OSU — Marcus Smart (6-foot-4, 225 pounds, freshman)
Oregon — Dominic Artis (6-foot-1, 185 pounds, freshman)
Analysis: In so many ways, Marcus Smart is the Cowboys' ultimate trump card, filling in needed areas at necessary times. He rebounds well, defends all positions and shoulders a role more complex than your normal point guard. But pegged in this spot, he's an obvious mismatch for all teams, Oregon included. Dominic Artis is a talented freshman, still working his way back from a foot injury (only five points in three Pac-12 tournament games). But regardless of health, at three inches taller and 40 pounds heavier, the ultracompetitive Smart is a nightmare for Artis.
OSU — Markel Brown (6-foot-3, 190 pounds, junior)
Oregon — Damyeon Dotson (6-foot-5, 202 pounds, freshman)
Analysis: Somewhat similar players, with similar builds, but Markel Brown's game is a bit more polished. That's what two extra seasons in college will do for you. Brown averages 15.3 points per game, Dotson averages 10.8. Brown has hit 50 threes this season, Dotson has hit 38. Brown flies out of the gym, Dotson (like all of us) just hopes he doesn't wind up on a poster. Intriguing matchup, but one where the Cowboys hold an advantage and should attack.
OSU — Le'Bryan Nash (6-foot-7, 230 pounds, sophomore)
Oregon — E.J. Singler (6-foot-6, 215 pounds, senior)
Analysis: At 11.6 points per game, Singler actually leads Oregon in scoring. But that still falls nearly three points below Nash's average of 14.1, which is only third on OSU's roster. So there's some obvious disparity there. But that speaks more toward Oregon's balance than anything else. Singler is a solid player. Has been for four years in Eugene. And you know he'll come to play, with his college career in the balance. Nash, on the other hand, is a wild card. We'll have to wait until tip, maybe even a bit after, to know which version we're going to get.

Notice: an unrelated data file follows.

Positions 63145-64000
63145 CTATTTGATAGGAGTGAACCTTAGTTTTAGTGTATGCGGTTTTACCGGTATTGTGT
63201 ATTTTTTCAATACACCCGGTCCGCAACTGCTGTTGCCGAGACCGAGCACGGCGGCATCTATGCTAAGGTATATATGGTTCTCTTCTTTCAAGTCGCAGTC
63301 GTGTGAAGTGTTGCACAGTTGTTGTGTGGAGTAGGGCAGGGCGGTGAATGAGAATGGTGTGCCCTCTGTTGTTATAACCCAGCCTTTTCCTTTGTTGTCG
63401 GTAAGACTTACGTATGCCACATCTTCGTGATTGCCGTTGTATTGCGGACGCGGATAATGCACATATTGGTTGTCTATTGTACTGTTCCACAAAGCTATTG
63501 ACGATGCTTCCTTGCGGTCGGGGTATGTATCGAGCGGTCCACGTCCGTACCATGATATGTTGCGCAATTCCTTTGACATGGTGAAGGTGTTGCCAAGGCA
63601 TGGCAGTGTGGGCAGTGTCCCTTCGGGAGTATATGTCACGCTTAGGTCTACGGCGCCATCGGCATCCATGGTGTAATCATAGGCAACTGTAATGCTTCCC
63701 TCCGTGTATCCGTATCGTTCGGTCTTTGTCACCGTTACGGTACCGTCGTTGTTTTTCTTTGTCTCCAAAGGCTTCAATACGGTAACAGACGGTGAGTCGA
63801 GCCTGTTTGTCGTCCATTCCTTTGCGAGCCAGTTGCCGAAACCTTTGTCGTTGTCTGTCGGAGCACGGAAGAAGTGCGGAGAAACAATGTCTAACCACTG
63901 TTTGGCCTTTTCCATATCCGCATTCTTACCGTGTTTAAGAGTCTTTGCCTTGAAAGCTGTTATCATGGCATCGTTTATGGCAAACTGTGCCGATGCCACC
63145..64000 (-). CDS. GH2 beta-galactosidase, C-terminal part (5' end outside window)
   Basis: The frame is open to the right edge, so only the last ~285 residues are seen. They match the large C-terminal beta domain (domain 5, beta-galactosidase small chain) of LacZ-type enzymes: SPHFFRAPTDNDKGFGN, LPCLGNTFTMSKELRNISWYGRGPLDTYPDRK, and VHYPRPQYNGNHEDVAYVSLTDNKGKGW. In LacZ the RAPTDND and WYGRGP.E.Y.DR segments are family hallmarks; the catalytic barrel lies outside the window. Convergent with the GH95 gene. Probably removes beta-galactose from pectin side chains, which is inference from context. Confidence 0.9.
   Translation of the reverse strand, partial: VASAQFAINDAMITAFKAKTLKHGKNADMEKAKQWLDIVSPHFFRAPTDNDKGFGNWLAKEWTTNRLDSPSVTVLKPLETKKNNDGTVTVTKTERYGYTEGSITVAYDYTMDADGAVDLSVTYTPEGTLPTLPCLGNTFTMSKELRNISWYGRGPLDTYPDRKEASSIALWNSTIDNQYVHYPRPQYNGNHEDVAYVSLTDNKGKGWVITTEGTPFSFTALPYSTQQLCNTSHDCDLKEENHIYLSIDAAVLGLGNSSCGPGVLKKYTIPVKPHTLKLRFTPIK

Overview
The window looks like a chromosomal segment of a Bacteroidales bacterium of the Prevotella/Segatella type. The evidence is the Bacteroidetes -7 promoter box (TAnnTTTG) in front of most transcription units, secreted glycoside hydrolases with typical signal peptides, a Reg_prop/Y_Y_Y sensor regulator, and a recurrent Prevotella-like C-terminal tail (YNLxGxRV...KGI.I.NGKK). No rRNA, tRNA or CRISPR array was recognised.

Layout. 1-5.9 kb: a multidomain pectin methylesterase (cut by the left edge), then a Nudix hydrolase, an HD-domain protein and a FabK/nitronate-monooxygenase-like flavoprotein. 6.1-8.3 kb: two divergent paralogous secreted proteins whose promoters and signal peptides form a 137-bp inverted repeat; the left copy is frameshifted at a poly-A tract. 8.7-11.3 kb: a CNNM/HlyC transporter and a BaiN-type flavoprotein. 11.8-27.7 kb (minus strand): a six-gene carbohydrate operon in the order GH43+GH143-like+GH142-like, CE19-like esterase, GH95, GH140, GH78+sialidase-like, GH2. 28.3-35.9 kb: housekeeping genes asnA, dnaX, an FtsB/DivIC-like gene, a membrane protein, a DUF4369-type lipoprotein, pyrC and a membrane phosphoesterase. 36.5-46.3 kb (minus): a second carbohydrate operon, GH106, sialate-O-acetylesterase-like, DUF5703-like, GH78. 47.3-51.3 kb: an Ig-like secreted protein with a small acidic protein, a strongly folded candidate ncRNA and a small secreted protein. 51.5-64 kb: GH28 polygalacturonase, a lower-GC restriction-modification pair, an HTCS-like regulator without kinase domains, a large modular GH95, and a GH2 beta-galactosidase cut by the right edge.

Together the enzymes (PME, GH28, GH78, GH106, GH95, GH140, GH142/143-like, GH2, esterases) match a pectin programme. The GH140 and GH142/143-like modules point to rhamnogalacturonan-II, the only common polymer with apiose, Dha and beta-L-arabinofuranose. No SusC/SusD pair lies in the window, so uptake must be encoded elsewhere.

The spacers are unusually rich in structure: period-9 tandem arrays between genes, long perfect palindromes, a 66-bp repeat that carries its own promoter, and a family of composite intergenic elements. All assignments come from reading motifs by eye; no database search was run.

OSU — Michael Cobbins (6-foot-8, 220 pounds, sophomore)
Oregon — Arsalan Kazemi (6-foot-7, 226 pounds, senior)
Analysis: Of the four frontcourt starters in this game, Kazemi is the shortest. But despite that, he's also the best rebounder. A transfer from Rice, Kazemi has averaged nine or more boards in all four of his college seasons, including 9.5 per game this year, third best in the Pac-12. He's also a capable scorer, averaging 9.3 points. So it'll be key for Michael Cobbins, an above average interior defender, to neutralize Kazemi and try to play this one to at least a draw.
OSU — Phil Jurick (6-foot-11, 260 pounds, senior)
Oregon — Tony Woods (6-foot-11, 243 pounds, senior)
Analysis: Woods is more offensively skilled, while Jurick is a bit more impactful on the defensive end. But let's be honest, neither is expected to play a vital role in this one. Woods occasionally puts up a big game, but he's been quiet of late. And Jurick has been basically nonexistent, with Ford routinely banishing him to the bench three minutes into each half, not to be heard from again.
OSU — Phil Forte/Brian Williams and Kamari Murphy
Oregon — Carlos Emory and Johnathan Loyd
Analysis: Both teams have two bench guys expected to play vital roles in their respective postseason runs. Forte, in particular, is huge for the Cowboys, but must correct his struggling shot (he's 18/70 — 25 percent — from three since the beginning of February) to maximize his value. For Oregon, Carlos Emory plays a similar role, as a microwave scorer off the bench who can get hot at any time (he went off for 20 huge points in the Pac-12 title game). If either of the two gets hot, it could swing the game.
OSU — 24-8 overall, 13-5 Big 12, No. 5 seed
Oregon — 26-8 overall, 12-6 Pac-12, No. 12 seed
Analysis: This really has become one of the more intriguing matchups of the opening weekend. Oklahoma State brings the star power (Smart/Nash/Brown), while Oregon brings the momentum (Pac-12 Tourney champs) and motivation (wildly under-seeded at a 12). But when both teams are at their best (certainly not a guarantee), OSU seems to have a better best, a higher ceiling. But it should be a good one.